Orangetheory Fitness has not only changed my body, it has changed my ‘meh’ attitude toward fitness.
I haven’t had to worry too much about diet or exercise until my forties. Then my metabolism slowed down and I lost my general zestiness. I started slowing but steadily gaining weight. I watched it happen, but I did nothing to stop it.
The weight gain and general decline in my overall fitness occurred for several reasons…
Like… working from home and sitting on my rear end.
Plus, the complete lack of self-control. For example, I bought three boxes of Girl Guide cookies just to be neighbourly and put them in the freezer to stop myself from eating them. And guess what? Frozen chocolate mint cookies are delicious.
As adults, there’s nobody to tell us, “Lisa you can’t eat the whole bag of chips. No, you may not have a second helping. Eat your vegetables! That’s enough wine there missy!! For the love, drink some water!”
I also blame the fact that I’m tired. Aside from a legitimate issue with low iron, this predicament is my own doing. I’d rather stay up late binging on “Call the Midwife” and potato chips, than go to bed at a sensible hour.
Tired + stressed = bad food choices and zero motivation to exercise
I have an answer though. It’s pretty simple. Just exercise consistently, eat and hydrate properly, and sleep.
Easier said than done (times a thousand).
Working out at home seemed like the most economical and time efficient option for me.
When the instructor shouted from my computer screen to “really lean into the stretch” I’d stretch out on the floor and fixate on how filthy my grout is. I’d just lie there, thinking about how much it would cost to hire a cleaning service. Then I’d reach for my phone and text a friend to ask for the name of her cleaner. (A fun little peek into my attention span.)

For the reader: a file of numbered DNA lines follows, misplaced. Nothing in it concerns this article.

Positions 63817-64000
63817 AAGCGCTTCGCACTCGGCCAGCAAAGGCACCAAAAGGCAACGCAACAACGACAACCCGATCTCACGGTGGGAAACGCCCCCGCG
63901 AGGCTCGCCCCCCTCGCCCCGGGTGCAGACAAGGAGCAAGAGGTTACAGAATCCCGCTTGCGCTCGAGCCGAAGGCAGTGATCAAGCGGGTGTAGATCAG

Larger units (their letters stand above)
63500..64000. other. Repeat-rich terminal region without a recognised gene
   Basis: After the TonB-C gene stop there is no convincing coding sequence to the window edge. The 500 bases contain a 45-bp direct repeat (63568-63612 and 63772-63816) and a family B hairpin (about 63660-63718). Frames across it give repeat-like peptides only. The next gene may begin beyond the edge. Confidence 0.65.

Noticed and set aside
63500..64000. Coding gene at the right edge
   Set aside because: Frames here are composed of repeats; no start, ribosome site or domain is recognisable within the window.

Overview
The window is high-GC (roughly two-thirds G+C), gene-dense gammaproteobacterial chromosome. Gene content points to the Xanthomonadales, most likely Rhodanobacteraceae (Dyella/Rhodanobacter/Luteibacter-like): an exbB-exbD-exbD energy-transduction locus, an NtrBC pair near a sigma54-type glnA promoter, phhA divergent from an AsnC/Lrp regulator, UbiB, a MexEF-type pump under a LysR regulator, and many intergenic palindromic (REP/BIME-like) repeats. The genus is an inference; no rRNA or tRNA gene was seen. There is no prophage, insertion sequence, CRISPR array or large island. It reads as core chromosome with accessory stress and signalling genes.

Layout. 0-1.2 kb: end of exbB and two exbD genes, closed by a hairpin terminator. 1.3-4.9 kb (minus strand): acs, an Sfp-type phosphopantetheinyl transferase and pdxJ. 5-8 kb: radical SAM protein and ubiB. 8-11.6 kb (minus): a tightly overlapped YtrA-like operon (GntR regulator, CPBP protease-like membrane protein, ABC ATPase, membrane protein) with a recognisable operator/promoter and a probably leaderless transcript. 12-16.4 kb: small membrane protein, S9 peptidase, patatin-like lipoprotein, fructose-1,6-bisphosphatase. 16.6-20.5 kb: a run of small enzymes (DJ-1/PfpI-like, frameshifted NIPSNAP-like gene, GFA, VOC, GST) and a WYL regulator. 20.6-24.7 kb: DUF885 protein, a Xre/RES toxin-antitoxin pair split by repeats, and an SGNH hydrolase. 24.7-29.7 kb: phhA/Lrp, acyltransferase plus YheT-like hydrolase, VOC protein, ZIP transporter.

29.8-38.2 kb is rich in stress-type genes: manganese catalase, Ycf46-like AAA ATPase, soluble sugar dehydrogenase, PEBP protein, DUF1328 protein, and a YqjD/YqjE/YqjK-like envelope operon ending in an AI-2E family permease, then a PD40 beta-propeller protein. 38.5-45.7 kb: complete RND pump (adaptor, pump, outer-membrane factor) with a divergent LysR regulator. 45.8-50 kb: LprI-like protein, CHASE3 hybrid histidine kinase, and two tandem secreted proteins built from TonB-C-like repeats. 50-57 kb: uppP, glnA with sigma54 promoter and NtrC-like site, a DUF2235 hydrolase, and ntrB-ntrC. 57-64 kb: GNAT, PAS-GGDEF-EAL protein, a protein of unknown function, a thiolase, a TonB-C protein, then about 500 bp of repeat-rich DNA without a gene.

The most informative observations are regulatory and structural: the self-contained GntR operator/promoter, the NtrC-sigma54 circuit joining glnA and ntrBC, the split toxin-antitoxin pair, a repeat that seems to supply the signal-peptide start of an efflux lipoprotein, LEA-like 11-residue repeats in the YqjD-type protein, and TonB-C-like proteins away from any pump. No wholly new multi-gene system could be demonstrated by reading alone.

There are some phenomenal fitness programs that combine workout DVDs with a nutrition program. Some even include coaches. They definitely work. Just not for me.
I’ve learned over the years that I NEED to exercise in public. I seem to require constant supervision. My fear of appearing lazy means that if there are eyes on me, I’ll stay focused until the end-ish.
I started working out three to four days a week at Orangetheory Fitness. It’s been a year and a half and I still love it as much as day one. Okay, maybe not every day. To be honest, some days I’d really rather not.
But, even on the days when I’m not feeling great, or I’m tired, or way too busy to breathe, I go. Not because I’m dedicated. Not because I have my eye on the prize. Not because I’ve learned to put myself first.
It’s more because I feel so much better when I sweat, than when I don’t. And I need that. Also, I’m a rule follower.
Class sizes are limited so you need to pre-book your sessions (by phone, at the studio, by email or online via the app). If you don’t show up, or you cancel later than 8-hours prior, you pay. Obviously if you have a legitimate reason, and you let them know, they’ll forgive you. 🙂 But like I said, I’m a rule follower, so I don’t ever bail.
My strategy is to book a month or two of classes while I’m feeling well-rested and energetic. Then by the time I’m feeling lazy or busy, it’s too late! I have to show up. I fall for it every time.
After my very first OTF workout I could barely lower myself onto the toilet the next day. My husband heard me whimper, “It burns…” from the bathroom. He was relieved to hear I was referring to my hamstrings.
Even after all this time, I still get sore—but the good kind of burn that makes you go, “Yeah! I’m tearing apart these muscle fibres like a boss!”
I love that the workout is different every day, so I don’t get bored. And my muscles are all like, “wtf gurl?” It’s important to keep muscles guessing so they don’t get all lazy.
I’m sharing all this because lots of friends have asked how I like Orangetheory. The honest truth is I love it.